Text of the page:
Tecmerin. Journal of Audiovisual Essays

Issue 12 – 2023 (2)

Four individuals in São Paulo

Luis Deltell Escolar (Complutense University, Madrid & ESCINE, Complutense group for cinematographic studies)

How to cite this article: Deltell Escolar, L. (2023). Four individuals in São Paulo. Tecmerin. Journal of Audiovisual Essays, 12, 2023(2). ISSN: 2659-4269

Although São Paulo’s story is chronicled in cinema (Galvão, 1975), Brazilian cinema has somewhat neglected this mega-city (Calil, 2002). Brazil’s scriptwriters and directors have preferred, instead, to set their stories in tropical Rio de Janeiro with its huge social contrasts and spectacular landscape, the northeast redolent with traditional folklore, or other geographic areas—some real, others fictitious—of this vast country. Thus, it is unsurprising that even Fernando Meirelles, a native of São Paulo, should have set his most celebrated film, Cidade de Deus (“City of God”2002), in the Rio de Janeiro slum after which it is named (Ortiz, Autran et al., 2018).   

 As Macho and Rubens (1990; 2007) note, in the early days of Brazilian cinema attempts were made to show São Paulo as a great metropolis, however, the films showcasing this city were scarce, far between, and never achieved the impact of more commercial productions of that era or the later films of the popular Chanchada genre. This said, the city returned to cinema screens during the Tropicália movement in the late sixties and early seventies. In addition, the cinematic representation of the largest urbanisation in South America had its champions, for instance, the work of Veracruz spanning many years (Galvão, 1981) and, in the cinema of the 1980s São Paulo received a make-over as the cidade azul (“blue city”) (Barbosa, 2012). Even so, São Paulo’s cinematography has always been eclipsed by that of Rio de Janeiro and, above all, by the international prestige of its films such as Central do Brasil (“Central Station”1998).

Nevertheless, between the mid-1950s and the late 1970s São Paulo was the setting for three films of iconic importance in Brazilian cinema: O grande momento (“The grand moment”, Roberto Santos, 1958), Noite vazia (“Men and Women”, Walter Hugo Khouri, 1964) and São Paulo, Sociedade Anônima (“São Paulo, Incorporated”, Luiz Sérgio Person, 1965). These films share one fundamental characteristic that distinguishes them from the mainstream of popular cinema at the time: they depict ordinary citizens from the middle and upper-middle classes. The central protagonists of each of these narratives are all real people, complete with all their individual vices and virtues.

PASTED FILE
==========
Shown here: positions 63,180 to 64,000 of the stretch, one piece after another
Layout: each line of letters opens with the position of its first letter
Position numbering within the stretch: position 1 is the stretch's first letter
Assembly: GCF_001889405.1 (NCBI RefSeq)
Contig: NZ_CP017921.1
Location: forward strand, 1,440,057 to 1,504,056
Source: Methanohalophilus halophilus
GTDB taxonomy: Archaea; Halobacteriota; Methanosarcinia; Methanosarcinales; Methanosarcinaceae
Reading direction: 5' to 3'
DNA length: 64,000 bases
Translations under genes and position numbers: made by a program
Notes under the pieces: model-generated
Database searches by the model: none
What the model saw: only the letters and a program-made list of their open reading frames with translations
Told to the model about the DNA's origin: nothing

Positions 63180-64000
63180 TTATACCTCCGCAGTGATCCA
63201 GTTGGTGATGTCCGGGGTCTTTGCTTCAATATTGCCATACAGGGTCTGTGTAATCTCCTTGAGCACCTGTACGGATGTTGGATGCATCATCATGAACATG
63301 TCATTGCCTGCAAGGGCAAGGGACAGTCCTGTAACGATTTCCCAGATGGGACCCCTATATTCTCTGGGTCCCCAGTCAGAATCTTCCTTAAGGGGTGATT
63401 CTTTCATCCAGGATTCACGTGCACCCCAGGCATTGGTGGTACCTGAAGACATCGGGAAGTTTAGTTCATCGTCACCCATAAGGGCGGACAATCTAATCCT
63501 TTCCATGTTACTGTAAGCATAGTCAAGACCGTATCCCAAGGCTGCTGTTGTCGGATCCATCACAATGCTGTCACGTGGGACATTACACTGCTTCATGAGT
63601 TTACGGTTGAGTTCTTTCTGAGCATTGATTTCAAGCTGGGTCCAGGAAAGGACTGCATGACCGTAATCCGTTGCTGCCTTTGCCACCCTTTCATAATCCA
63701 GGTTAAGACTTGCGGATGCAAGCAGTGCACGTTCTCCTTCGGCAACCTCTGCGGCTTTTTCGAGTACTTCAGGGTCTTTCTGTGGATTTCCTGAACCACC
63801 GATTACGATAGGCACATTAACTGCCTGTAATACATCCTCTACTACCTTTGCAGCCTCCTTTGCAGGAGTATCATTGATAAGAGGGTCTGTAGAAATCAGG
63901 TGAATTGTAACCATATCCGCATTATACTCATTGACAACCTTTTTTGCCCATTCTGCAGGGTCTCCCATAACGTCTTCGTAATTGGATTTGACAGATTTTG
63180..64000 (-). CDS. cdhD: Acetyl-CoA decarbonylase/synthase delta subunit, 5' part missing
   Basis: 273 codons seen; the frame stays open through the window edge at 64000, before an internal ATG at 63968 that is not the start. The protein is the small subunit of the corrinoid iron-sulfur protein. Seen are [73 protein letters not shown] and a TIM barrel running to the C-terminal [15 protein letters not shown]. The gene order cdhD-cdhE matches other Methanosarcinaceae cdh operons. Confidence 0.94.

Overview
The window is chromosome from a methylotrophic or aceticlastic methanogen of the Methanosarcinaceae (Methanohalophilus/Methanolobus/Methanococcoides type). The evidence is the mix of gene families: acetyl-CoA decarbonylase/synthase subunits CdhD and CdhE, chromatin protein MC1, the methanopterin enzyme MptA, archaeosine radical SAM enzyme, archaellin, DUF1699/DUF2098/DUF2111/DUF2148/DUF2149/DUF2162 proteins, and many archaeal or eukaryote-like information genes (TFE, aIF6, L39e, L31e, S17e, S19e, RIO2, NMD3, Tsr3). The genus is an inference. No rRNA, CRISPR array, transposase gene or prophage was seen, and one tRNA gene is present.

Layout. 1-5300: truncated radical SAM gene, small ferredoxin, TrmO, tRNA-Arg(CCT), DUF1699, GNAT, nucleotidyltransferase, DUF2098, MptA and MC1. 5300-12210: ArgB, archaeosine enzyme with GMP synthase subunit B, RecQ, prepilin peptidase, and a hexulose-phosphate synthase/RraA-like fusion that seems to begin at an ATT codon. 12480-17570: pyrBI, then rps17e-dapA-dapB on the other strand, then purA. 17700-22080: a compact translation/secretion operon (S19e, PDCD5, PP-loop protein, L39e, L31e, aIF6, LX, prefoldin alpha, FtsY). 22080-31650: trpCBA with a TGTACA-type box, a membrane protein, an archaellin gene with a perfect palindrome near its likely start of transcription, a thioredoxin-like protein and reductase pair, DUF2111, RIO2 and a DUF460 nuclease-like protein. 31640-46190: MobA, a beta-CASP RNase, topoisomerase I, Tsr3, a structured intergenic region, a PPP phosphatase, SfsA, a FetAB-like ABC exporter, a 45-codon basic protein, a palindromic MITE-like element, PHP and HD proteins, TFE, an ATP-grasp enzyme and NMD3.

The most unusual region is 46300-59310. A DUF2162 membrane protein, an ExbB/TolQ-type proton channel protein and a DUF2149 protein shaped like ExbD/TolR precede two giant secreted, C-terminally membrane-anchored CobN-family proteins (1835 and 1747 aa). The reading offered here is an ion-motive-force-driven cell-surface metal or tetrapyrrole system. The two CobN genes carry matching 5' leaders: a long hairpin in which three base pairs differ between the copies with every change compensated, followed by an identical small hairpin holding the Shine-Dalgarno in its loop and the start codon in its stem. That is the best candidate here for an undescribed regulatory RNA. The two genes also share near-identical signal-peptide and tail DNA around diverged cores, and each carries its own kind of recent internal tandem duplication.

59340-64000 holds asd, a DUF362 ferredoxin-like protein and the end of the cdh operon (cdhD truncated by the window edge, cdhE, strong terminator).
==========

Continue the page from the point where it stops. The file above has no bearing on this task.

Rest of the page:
Brazilian musical comedy, Chanchada, mostly portrayed the lower classes or upper classes in its storylines; thus, as Ramos and Schvarzman (2018) rightly note, São Paulo’s cinema emerged as a Brazil’s answer to the late realism of Michelangelo Antonioni. In the same way, Cinema Novo focuses on stories of the working poor living in Brazil’s northeast or Río’s shanty towns while films set in São Paulo are protagonized by citizens with some degree of economic means, individuals that are neither marginalised nor beggars. The conflict between utopia and the overcrowding so characteristic of this period (Napolitano, 2008) thus becomes a very urban problem.

 As we said, in contrast to the cinema set in other locations, the films set in São Paulo feature individuals from the middle and upper middle classes (Gomes Leme, 2008). In O grande momento, we get a window onto the life of an ordinary working man, while the two lead characters in Noite vazia and the central character in São Paulo, Sociedade Anônima show the audience some of the real problems faced by citizens in any of world’s mega-cities.

 All three films presented here are stylistically distinct. Roberto Santos, director of O grande momento, is clearly influenced by early neorealism. The plot involves a working-class character who needs to sell his bicycle and it is impossible to avoid comparison with Ladri di biciclette, (“Bicycle Thieves”, Vittorio De Sica, 1945 – 1948). However, Michelangelo Antonioni is the most direct influence on the respective directors of Noite vazia and São Paulo, Sociedade Anônima, Walter Hugo Khouri and Luiz Sérgio Person.

Noite vazia explores the desperation of two young men lost in the immensity of the city. Khouri’s feature is marked by an existential pessimism and São Paulo itself appears as a labyrinth-like metropolis in which it is impossible not to get lost.

Of all films in Brazilian cinema, São Paulo, Sociedade Anônima, perhaps best demonstrates the evolution of a great metropolis into a mega-city. As a student of the famous Centro Sperimentale di Cinematografía in Rome, Person’s overriding influences are Italian cinema and especially Antonioni. Nevertheless, São Paulo, Sociedade Anônima does contain a glimmer of hope; in its closing frames, we see São Paolo’s people walking towards an uncertain future, but also one where they can “begin afresh”, constructing a new city and a more prosperous, happier country. As the famous Brazilian joke goes, Brazil is always a country of the future.


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Tecmerin. Journal of Audiovisual Essays
ISSN: 2659-4269
© Tecmerin Research Group
Universidad Carlos III de Madrid